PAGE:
Michelle Moran – Madame Tussaud
22. Madame Tussaud by Michelle Moran (2011)
Length: 448 pages
Genre: Historical Fiction
Started: 05 February 2011
Finished: 09 February 2011
Where did it come from? From the author for review.
Why do I have it? I really enjoyed Moran’s last book, Cleopatra’s Daughter, so of course I jumped on the chance to read her new one as well.
How long has it been on my TBR pile? Since 31 January 2011.
Moran brings the French
Revolution to life, then
captures it in wax.
Summary: Marie Grosholtz is better known to history as Madame Tussaud, creator of waxwork figures. However, Marie was famous long before she ever opened up her museum in London; she and her uncle displayed their waxworks at their Salon de Cire in Paris. Marie’s family was friends with many of the key political players in Paris at the time – men like Robespierre, Desmoulins, Marat, and the Duc d’Orleans – but Marie’s skill with wax leads to a connection with the royal family as well, as a tutor to the King’s sister. As tension builds between the royalty and the people, and eventually erupts into the French Revolution, Marie must play both sides of the coin in such an uncertain time, and must walk an increasingly fine line between loyalty and rebellion if she and her family are going to survive the coming terror.
Review: Books like Madame Tussaud are why I read historical fiction in the first place. This was a wonderful book, with a lot of high points, but the absolute best part of it for me was its ability to place the key players and events of the French Revolution in a context that was both immediate and memorable. The French Revolution has never featured particularly heavily in my reading (although this is the third book in less than a year, so perhaps that’s changing), and what I’d retained on the subject from high school history classes boiled down to: Bastille Day, “Let them eat cake,” and the guillotine. Madame Tussaud was as good of a primer on the subject as I’m likely to find; rather than a dry cataloguing of names and dates, it brings all the main players to life as vivid, memorable, and complex people, and likewise brings the events of the time to life, showing them from a central yet relatable perspective. Marie is a woman of my own age (give or take a year or two over the course of the novel), and I found her much more sympathetic and interesting than I she would have been if she were in her teens or early twenties. She’s so perfectly positioned to narrate this sort of novel, too, that I’m almost surprised no one has ever done so before.
It’s an exciting time, too, of course, and Moran brings the period to vivid focus with style, whether in the gilded halls of Versailles, the crowded frenzy of the Place de la Révolution during an execution, or the terrors of a stinking blood-soaked graveyard. Madame Tussaud, like all good historical fiction, makes me want to revisit the places of its settings and pay a little more attention to my history, now that I have such good fuel for re-imagining the events.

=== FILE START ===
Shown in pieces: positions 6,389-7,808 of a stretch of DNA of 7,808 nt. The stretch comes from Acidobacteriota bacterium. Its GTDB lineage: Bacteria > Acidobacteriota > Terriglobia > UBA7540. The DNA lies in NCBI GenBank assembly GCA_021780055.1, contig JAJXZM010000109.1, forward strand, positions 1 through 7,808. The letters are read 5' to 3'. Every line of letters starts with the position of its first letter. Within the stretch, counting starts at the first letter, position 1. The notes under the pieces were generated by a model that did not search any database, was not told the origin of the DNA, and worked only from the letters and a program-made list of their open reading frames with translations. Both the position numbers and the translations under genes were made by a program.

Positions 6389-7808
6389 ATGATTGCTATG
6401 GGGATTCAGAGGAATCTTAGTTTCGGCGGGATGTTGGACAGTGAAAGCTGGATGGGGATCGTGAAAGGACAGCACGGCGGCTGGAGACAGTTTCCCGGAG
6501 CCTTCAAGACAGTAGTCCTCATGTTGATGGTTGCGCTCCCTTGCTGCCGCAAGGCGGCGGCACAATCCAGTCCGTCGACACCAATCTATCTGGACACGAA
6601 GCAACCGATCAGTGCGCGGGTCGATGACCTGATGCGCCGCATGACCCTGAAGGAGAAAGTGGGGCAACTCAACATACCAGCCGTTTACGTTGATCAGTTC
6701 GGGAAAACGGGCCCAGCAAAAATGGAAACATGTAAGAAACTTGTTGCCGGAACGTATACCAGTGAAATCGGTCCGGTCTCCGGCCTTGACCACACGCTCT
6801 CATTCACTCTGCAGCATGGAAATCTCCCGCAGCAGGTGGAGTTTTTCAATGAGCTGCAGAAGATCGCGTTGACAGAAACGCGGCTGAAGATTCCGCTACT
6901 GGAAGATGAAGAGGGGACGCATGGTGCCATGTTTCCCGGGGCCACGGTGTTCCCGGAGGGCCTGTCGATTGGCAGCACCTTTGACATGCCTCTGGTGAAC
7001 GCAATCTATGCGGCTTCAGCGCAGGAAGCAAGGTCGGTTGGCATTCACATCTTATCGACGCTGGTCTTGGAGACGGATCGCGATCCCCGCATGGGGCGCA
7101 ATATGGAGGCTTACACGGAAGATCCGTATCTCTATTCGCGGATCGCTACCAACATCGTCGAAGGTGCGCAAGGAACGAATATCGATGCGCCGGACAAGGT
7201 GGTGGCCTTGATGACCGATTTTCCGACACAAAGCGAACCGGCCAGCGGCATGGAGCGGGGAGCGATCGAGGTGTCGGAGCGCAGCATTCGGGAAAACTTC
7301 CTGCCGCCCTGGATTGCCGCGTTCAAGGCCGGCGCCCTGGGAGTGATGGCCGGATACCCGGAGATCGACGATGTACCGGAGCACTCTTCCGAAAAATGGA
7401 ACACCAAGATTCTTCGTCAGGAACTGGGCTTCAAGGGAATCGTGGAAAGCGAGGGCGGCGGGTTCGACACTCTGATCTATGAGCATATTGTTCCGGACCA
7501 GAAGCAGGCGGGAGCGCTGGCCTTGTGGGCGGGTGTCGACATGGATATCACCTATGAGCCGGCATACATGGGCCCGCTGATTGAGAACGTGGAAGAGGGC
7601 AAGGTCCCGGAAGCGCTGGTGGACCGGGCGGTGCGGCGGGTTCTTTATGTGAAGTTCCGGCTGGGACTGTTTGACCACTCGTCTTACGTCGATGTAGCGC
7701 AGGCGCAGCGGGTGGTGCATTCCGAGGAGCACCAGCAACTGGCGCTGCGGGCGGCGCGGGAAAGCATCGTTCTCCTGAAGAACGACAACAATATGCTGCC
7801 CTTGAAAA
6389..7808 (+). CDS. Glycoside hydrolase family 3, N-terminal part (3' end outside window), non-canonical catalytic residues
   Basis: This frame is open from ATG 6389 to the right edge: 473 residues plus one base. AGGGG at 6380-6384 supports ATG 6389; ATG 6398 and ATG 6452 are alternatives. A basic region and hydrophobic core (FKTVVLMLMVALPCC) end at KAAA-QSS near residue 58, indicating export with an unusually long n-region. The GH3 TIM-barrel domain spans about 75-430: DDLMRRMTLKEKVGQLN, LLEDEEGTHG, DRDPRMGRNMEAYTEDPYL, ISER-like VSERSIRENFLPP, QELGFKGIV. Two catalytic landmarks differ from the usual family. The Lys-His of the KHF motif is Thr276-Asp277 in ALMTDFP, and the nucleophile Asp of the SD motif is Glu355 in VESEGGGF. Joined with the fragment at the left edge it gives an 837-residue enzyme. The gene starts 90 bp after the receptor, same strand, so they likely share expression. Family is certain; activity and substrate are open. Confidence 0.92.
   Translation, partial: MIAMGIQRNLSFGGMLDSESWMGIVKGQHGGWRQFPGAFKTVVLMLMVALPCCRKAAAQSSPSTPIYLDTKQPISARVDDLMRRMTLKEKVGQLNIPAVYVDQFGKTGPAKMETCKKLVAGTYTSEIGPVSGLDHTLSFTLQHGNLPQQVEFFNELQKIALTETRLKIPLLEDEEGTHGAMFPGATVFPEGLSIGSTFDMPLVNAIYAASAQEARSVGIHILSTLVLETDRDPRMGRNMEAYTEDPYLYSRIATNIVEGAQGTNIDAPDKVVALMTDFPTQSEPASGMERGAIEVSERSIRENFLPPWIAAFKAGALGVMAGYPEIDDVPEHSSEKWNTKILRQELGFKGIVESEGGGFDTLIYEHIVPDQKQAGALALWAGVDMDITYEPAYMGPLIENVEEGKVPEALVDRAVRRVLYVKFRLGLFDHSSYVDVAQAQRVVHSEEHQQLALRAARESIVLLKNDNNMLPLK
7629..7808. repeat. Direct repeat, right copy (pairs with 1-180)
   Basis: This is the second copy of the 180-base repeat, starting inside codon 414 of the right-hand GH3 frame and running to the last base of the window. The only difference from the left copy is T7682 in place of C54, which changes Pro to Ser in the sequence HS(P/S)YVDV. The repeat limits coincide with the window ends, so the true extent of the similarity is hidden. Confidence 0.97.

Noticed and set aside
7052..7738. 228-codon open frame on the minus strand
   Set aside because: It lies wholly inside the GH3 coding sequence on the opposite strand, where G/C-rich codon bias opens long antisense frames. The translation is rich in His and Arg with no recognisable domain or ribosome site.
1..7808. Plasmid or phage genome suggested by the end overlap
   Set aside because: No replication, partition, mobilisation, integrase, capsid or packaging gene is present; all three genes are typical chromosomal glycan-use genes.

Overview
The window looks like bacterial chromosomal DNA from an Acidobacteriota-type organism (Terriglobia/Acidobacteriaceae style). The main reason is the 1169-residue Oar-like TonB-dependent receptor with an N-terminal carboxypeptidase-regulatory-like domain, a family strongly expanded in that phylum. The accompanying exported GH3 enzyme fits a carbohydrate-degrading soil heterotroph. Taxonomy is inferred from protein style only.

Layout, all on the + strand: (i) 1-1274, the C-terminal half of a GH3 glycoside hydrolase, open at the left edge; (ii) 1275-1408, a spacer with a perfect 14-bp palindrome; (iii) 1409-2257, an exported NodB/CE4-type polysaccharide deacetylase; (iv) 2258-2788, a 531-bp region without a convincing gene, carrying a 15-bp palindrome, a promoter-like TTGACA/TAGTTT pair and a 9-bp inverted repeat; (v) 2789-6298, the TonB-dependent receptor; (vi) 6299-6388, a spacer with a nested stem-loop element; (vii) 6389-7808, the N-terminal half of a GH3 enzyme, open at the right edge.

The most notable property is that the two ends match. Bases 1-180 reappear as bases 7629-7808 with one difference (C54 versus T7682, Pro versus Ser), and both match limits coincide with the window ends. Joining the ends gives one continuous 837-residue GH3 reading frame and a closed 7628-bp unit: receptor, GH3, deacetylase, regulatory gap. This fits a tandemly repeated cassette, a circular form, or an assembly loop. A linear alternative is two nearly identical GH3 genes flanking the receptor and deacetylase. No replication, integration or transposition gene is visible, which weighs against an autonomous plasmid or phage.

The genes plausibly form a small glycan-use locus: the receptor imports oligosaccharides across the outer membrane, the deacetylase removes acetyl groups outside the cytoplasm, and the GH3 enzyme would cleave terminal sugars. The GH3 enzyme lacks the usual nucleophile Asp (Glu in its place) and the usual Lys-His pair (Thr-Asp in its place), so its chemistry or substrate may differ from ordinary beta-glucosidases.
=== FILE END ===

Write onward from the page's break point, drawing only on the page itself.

There’s very little not to like about this novel. There are a few times when the timing of the story seems to bunch and shift, with elisions of days between some chapters and months between others. For the most part, though, Moran handles these well, and they caused only momentary confusion. The ending, too, feels a little abrupt, especially after the tension and horrors of the preceding chapters, and I thought the resolution could have been expanded upon a bit. On the whole, though, these are minor, minor points, and detracted from my enjoyment of the novel not at all. 4.5 out of 5 stars.
Recommendation: Loved it. Recommended to those who enjoyed Moran’s previous books, and in general to all historical fiction fans, especially those (like me) with an interest but no solid background in the French Revolution.
Links: Michelle Moran’s website
Other Reviews: Have you reviewed this book? Leave a comment with the link and I’ll add it in.
First Line: When she walks through the door of my exhibition, everything disappears: the sound of the rain against the windows, the wax models, the customers, even the children.
Vocab: (see the whole list)
- p. 22: “Curtuis has bought me a silk fichu for the occasion.” – a woman’s shawl or scarf of some light material, worn esp in the 18th century.
- p. 23: “His long hair has been dressed à catogan and tied with a blue ribbon that matches his coat.” – the way in which a 17th century general fastened his hair with ribbon.
- p. 38: “If Camille becomes a deputy, it will be his responsibility to take his city’s cahiers to Versailles.” – a report of the proceedings of any body, particularly the body politic.
- p. 212: “From his embroidered waistcoat to his striped nankeen jacket, he is the very picture of what newspaper are calling a muscadin, or scented fop.” – a hard-wearing buff-coloured cotton fabric.
- p. 220: “The door to the workshop opens, and Madame Élisabeth appears in a long muslin gaulle belted with a sash of rose-colored gauze.” – a simple white muslin dress that fit relatively loosely over the body and had a sash around the waist.
- p. 314: “He is facing the wicker basket that will receive his head, and his neck is held in place by a wooden lunette.” – any of various objects or spaces of crescentlike or semicircular outline or section.
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